Movie: King Rat (1965)

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It’s been a long time since I read King Rat, but this seemed like a very subtle and well-crafted screenplay of it. Like the book Shantung Compound, this story of the prisoners of a Japanese POW camp in China uses the intense competition for scarce resources in such a place to illustrate the often harsh realities of human social and economic behavior. I can’t think of many films that make a more powerful comment on these things.

4 responses to “Movie: King Rat (1965)”

  1. I read Shantung Compound some years ago and, if I remember correctly, it had a paragraph in it explaining the last days of Eric Liddel of Chariots of Fire fame. Thought that it was interesting that he had died at that particular camp. Anyway, had a wonderful two weeks home but now must face the reality of life here once again and try to stay busy and try not to think too much about how many days have gone by! Later! Randy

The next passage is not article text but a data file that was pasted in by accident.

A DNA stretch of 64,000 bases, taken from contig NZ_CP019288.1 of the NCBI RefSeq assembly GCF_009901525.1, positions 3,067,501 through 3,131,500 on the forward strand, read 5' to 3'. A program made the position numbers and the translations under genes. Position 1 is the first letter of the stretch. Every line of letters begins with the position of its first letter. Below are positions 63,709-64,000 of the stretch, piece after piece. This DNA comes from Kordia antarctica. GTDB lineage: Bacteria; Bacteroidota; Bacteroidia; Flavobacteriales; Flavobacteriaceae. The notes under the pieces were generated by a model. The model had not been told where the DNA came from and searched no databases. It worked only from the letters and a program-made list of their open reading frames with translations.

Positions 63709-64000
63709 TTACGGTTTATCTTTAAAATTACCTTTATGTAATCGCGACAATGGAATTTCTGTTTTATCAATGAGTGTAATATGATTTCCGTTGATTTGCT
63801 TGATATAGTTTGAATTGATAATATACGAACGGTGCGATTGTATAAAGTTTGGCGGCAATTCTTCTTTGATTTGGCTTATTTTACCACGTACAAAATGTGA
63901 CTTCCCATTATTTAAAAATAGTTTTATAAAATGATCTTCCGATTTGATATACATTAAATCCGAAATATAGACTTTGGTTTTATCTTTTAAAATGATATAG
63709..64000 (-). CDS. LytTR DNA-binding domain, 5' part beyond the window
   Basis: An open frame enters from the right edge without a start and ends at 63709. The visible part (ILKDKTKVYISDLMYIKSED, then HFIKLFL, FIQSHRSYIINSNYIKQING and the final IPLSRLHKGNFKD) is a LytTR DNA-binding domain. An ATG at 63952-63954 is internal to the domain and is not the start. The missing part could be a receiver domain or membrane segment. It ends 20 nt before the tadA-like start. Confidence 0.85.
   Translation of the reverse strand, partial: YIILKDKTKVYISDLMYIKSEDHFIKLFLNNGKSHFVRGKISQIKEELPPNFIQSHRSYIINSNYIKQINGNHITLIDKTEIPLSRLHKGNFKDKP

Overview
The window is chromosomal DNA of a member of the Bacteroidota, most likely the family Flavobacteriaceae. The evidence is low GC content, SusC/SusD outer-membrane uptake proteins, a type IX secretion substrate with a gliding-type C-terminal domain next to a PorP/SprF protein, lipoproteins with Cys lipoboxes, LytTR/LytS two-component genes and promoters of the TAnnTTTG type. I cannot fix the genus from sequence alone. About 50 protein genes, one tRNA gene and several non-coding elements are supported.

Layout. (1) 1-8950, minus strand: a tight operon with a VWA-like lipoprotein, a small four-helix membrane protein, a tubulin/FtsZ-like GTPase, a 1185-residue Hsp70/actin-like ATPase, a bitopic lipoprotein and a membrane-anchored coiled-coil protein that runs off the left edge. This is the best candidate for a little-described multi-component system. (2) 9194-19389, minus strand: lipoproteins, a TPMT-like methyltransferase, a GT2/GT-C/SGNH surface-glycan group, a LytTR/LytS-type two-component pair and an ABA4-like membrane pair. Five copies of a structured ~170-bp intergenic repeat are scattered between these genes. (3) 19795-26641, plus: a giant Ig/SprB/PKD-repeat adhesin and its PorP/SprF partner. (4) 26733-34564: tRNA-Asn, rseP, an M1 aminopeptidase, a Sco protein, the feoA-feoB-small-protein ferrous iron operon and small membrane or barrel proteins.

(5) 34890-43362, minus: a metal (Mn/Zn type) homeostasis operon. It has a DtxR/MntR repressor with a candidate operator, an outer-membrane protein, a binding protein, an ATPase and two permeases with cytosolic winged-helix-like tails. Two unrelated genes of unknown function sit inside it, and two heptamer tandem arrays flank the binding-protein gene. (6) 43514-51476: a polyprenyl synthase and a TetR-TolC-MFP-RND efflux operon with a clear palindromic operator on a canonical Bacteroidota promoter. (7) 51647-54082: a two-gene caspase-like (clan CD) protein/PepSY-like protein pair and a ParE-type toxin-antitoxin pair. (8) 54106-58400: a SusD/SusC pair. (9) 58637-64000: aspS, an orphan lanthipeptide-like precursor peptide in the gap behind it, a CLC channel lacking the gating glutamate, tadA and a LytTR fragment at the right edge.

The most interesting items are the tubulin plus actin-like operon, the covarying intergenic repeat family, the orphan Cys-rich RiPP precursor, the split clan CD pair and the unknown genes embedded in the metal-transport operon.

2. I think you are right about Eric Liddel, though I don’t remember the details now. I’ve read elsewhere that he died there of a brain tumor.

    We’re thinking of you all the time here – it seems like a lot of days in Iraq to us too – wish we could help you pass them.

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